The roots of the Indian-Pipe are connected via fungi to the roots of nearby coniferous trees. In this manner Indian-pipe, which lacks chlorophyll and so cannot make its own food, obtains nutrition from the efforts of another plant (the conifer). Nutritionally it is a parasite, but a very special one; because it is not connected directly to its host.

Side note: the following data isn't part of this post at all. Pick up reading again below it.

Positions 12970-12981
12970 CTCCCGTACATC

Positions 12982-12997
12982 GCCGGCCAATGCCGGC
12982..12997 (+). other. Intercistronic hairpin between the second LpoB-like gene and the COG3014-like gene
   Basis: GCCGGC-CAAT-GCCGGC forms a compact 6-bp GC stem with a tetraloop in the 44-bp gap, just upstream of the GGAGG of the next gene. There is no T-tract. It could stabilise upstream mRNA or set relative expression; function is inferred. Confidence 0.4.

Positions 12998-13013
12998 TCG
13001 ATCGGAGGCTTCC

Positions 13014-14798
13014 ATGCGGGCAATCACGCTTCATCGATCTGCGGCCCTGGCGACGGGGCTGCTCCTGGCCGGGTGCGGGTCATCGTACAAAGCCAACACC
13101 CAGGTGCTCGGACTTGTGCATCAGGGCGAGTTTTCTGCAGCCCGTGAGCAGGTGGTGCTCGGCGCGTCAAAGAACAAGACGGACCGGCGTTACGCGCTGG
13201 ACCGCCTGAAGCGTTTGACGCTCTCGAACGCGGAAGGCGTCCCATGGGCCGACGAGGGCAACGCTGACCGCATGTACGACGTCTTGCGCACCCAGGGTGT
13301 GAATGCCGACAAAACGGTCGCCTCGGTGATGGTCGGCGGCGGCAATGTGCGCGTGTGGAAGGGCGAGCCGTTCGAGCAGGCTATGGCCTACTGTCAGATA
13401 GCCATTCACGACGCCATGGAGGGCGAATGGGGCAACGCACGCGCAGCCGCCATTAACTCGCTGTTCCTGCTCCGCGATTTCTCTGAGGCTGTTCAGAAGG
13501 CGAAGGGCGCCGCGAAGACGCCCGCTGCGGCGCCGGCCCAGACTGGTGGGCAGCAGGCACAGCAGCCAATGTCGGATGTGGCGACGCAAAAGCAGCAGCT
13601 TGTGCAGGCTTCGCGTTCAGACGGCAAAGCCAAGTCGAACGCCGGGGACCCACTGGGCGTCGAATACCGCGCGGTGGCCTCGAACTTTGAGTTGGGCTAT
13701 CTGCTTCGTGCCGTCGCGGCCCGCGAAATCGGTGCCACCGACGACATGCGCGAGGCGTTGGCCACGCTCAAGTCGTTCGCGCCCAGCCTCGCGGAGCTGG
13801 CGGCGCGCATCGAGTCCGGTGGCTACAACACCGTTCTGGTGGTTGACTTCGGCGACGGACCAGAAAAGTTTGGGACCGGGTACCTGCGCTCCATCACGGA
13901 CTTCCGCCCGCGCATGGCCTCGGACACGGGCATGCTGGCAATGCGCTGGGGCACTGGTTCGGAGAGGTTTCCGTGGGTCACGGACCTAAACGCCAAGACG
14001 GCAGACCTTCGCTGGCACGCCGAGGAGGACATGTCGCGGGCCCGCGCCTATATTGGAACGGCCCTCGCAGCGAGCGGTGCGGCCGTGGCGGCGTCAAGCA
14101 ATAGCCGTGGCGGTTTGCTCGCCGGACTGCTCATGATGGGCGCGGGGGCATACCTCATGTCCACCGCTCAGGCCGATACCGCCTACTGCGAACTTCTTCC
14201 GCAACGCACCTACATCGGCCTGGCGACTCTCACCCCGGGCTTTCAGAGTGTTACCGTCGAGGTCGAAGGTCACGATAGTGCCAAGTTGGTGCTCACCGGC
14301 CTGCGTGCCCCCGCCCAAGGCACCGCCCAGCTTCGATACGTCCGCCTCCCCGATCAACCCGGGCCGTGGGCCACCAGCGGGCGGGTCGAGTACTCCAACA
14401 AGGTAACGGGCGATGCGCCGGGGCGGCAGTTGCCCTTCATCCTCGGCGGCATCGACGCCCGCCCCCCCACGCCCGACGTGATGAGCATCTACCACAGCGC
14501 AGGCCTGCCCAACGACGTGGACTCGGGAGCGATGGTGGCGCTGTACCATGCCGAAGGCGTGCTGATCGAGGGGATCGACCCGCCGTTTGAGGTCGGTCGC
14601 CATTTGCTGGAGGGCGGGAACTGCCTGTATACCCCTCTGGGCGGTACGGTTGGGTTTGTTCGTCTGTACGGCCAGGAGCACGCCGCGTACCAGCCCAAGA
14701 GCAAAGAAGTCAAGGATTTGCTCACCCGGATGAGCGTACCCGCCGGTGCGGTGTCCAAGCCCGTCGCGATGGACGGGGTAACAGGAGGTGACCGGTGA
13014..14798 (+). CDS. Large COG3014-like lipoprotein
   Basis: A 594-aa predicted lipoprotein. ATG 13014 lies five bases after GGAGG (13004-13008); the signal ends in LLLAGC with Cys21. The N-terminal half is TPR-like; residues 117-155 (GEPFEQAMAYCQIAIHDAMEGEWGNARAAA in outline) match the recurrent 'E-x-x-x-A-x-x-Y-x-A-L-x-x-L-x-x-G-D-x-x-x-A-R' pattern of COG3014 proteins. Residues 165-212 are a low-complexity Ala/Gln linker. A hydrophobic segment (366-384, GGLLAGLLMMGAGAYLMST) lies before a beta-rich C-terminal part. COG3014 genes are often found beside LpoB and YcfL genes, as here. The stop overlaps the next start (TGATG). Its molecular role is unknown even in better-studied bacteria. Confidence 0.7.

In the Straits Salish and Nlaka'paux languages, the name for Indian-pipe means 'wolf's urine'; it is associated with wolves and is said to grow wherever a wolf urinates. Among the Nlaka'pamux it is an indicator for wood mushrooms in the coming season. It was used as a poultice for wounds that would not heal.
- "Plants of Coastal British Columbia"